It is amazing that I can sit in a hide, take a photo of a swan coming in to land and then within five minutes have shared it across Facebook, Twitter and Instagram. Add the likes of the SP-1 printer into the mix and I’m able to leave behind little mementos with people we meet along the flyway. I think Instax is fantastic, a simple way to leave a lasting impression. Now that nearly everything is stored digitally, it is increasingly novel to receive a print.
An example photo essay I’ve pulled together is from a section of the Taiga forest crossing in northern Russia. Having just passed the tundra test, Sacha had a new challenge, where to land!? Having had ample places to land while out on the baron, remote tundra, it was now a serious issue as generally the only places not covered in forest were the handful of dirt roads. This is where the ground crew, consisting of the media team, medic, mechanic, back up microlight team and coordinator came to the rescue.
The team would briefly block off a small section of dirt road to let Sacha land, refuel and take off again. It was fascinating to see this process all come together as Sacha continued her push to get to Arkhangelsk to reach some key events.
Kit – shoulder bag
My primary cameras are the new X-T2 and X-Pro2. I use them for very different reasons. The X-Pro2 is generally attached to the XF35mm F1.4 with the XF16mm F1.4 and XF56mm F1.2 in the same shoulder bag. The other camera I have in that bag is my trusty X100t, what a camera! Was my grab camera until I recently reacquainted myself with the XF35mm F1.4. This is my go to bag when we stop somewhere and are meeting people, or general stuff is going on and I want to document it. Inside the same bag I’ll have my SP-1 as well as misc. items like maybe a flash and a portable beauty dish. Fantastic compact light modifer, particularly when I’m doing some environmental portraits.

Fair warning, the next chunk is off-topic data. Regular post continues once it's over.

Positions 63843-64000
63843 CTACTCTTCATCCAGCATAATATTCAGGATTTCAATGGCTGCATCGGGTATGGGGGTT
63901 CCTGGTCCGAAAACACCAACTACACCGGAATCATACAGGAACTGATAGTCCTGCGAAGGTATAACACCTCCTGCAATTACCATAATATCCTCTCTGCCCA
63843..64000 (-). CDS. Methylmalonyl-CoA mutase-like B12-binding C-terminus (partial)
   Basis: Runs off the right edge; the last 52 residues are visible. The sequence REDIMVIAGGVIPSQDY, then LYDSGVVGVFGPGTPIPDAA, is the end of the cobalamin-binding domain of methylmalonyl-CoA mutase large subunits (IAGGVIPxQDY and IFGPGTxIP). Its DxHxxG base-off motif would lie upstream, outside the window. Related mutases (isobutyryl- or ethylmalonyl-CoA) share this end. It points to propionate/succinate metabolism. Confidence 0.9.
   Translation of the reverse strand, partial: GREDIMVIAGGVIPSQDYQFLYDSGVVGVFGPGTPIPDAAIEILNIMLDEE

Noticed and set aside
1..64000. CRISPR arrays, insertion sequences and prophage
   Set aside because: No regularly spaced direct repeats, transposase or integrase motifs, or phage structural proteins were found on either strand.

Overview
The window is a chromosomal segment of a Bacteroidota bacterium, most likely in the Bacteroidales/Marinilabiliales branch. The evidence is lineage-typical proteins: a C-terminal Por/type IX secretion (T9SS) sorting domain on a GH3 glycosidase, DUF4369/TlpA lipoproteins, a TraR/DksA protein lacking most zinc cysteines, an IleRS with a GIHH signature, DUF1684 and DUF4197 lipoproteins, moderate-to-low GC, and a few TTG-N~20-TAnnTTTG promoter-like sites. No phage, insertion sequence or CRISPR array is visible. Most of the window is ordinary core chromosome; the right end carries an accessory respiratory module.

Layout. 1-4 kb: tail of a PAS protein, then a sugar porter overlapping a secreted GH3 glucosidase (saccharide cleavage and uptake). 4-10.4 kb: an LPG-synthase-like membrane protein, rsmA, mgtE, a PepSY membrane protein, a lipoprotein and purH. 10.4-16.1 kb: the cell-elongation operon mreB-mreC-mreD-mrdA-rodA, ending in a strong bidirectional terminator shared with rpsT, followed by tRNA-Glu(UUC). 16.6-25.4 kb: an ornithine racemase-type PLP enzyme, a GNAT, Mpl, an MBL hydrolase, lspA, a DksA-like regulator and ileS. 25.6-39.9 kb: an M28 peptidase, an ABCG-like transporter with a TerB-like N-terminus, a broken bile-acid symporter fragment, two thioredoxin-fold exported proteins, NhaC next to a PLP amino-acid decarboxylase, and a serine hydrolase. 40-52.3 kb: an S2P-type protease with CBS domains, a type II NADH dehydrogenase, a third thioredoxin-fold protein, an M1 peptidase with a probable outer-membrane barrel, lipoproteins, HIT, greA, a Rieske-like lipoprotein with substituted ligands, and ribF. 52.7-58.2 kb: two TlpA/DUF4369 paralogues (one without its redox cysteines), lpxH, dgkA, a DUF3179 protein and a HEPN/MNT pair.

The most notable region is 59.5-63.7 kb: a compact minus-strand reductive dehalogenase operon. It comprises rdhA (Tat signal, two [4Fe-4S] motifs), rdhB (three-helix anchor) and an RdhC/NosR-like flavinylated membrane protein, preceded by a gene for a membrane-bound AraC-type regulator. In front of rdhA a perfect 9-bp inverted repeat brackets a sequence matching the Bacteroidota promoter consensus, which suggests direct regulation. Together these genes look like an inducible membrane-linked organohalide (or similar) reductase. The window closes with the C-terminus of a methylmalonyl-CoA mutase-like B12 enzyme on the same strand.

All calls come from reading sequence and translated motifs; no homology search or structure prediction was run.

Kit – full backpack
In my backpack I carry a X-T2 and X-T1, with those I have the XF100-400mm, XF50-140mm, XF16-55mm and XF10-24mm. Other things include teleconverters and an extension tube. I now only carry 77mm filters to try and save time and limit faffing, of course I’d love to use top of the range filter sets but this set up works great for this project.